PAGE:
This is the second in a series of articles relating to the recent Supreme Court decision on the Affordable Care Act. You can read Part I here.
There is widespread speculation that Roberts reversed his initial position shortly before the SCOTUS decision on the
Affordable Care Act ObamaTAX. Remarks in the dissenting opinion authored by Justice Kennedy, and the twisted, manipulated words in support of the Individual Mandate as a tax authored by Chief Justice Roberts himself, lend credence to this theory. Kennedy repeatedly refers to the opposing position as ‘the dissent’, a term always applied to the minority opinion of the Court. He repeatedly uses ‘we’ as is most often the case in a majority opinion. Roberts’ opinion for the majority is rambling and at times incoherent, bordering on ludicrous, in support of the tax option. His citing of precedent to uphold appears contrived.
Contrast his "it’s a tax" stance with the portion of his opinion that deals with the Commerce Clause and the Necessary and Proper Clause. Roberts eviscerates the Congressional (and presidential) overreach of legislative power. He deftly and defiantly lays the foundation for future boundaries of what the legislative and executive branches can attempt to accomplish through application of the Commerce Clause and destroys any tie to the Necessary and Proper Clause that might exceed those boundaries. In these regards, he is in complete agreement with the Justices whose viewpoint he is most often aligned with. Precedent has been established by his words in this regard and future cases will be weighed against these opinions.
Unfortunately, future cases will now, also be weighed against the unbridled and constitutionally authorized power of Congress to levy taxes as upheld with no defined limits in the Roberts text. The single litmus test appears to be whether or not the Chief Justice thinks any increase in taxes will constitute an unbearable burden on the tax payers—a standard so murky, so fungible as to be no standard at all, and according to Roberts’ own words, "not necessary to be defined at this time." Because Congress owns "first share" of all personal income in the country (see U.S. Constitution, Amendment XVI), any legislation that can be framed as a tax can withstand Supreme Court review, even if that tax is nothing more than a penalty for opting not to participate in congressionally mandated activity. (See the text of the Patient Protection and Affordable Care Act.)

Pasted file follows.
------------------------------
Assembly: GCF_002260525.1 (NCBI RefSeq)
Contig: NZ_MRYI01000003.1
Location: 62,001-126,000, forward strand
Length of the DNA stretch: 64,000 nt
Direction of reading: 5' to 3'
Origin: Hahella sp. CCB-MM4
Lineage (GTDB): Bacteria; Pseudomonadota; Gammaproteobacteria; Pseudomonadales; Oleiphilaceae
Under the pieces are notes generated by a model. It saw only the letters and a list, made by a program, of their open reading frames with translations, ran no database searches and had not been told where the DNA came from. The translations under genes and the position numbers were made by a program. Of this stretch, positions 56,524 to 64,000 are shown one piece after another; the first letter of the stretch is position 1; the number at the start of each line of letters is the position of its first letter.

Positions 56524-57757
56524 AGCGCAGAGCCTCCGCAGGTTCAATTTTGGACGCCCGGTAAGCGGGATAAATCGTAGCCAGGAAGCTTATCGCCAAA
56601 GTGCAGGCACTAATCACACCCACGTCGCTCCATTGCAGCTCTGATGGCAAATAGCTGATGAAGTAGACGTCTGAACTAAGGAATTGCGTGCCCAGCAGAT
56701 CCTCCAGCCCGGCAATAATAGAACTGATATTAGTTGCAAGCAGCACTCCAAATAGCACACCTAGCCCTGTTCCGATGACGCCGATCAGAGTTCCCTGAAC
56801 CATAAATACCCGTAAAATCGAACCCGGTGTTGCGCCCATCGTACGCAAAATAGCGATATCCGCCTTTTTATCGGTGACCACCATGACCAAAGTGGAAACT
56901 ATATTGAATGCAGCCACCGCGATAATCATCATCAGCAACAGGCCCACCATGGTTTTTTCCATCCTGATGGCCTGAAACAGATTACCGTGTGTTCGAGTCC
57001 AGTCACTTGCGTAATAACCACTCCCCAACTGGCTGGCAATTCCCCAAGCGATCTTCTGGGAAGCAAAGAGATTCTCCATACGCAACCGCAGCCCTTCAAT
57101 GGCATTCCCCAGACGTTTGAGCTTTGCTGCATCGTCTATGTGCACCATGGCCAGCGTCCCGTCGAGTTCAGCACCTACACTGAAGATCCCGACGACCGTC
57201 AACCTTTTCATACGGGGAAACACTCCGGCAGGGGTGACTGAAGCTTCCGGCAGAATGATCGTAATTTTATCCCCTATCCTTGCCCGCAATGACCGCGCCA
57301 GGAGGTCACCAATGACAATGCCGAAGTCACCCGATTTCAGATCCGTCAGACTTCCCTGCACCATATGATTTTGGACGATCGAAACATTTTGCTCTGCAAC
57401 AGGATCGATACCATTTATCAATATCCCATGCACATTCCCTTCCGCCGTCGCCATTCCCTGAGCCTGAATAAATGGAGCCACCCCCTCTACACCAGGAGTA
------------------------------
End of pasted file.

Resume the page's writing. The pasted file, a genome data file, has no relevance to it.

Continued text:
Don’t want to buy health insurance? That’s fine. And this is a fine. That’ll be $700. Don’t want to buy an electric car? That’s fine. And this is a fine. That will be what? A thousand dollars? Two? Don’t want to give up your coffee, or cigarettes, or wine with dinner? That’s fine. And this is another fine. There is no conceivable limit to where the fines for not doing as Congress dictates will end, short of a revolt en masse of the American people. The fallout from this for American citizens will be worse than the, up until now, loose reins on the Commerce Clause.
Many pundits, from both sides of the political spectrum are saying that Roberts’ decision was a brilliant piece of jurisprudence. By upholding the law as constitutional, and concurrently formulating it as the most massive tax increase in history, this may be a case of a battle win, but a loss of the war for the Democratic Party. The Republican base will be fired up to go to the polls in November and sweep not only both houses of the legislative branch, but the executive branch as well. Or so they say.
If Chief Justice Roberts is blessed with such future site that he can not only decipher the fog of things yet to come, but also know the mind of the electorate and read the hearts, intent, and unfailing stalwartness of those yet to be elected in November, then maybe he should change his name to Nostradamus. This, to me, smacks of the same type of proof most conspiracy theories rely on. Or maybe, lacking that future site, Roberts may be nothing more than a big-time gambler, gambling the future of the Republic on a hoped for outcome.
After perusing my thoughts above, I am not yet convinced of Chief Roberts’ brilliance, but leaning that way. The gambler aspect strikes me as a foolish game to play and I am not convinced the Chief is a fool. Another thought, not well-formed enough to put coherence to yet, has captured my attention. I believe this decision may be a move in a chess match whose end game has just begun. Perhaps future-site played a part in this political dance after all.
Time for an adult beverage and some speculation.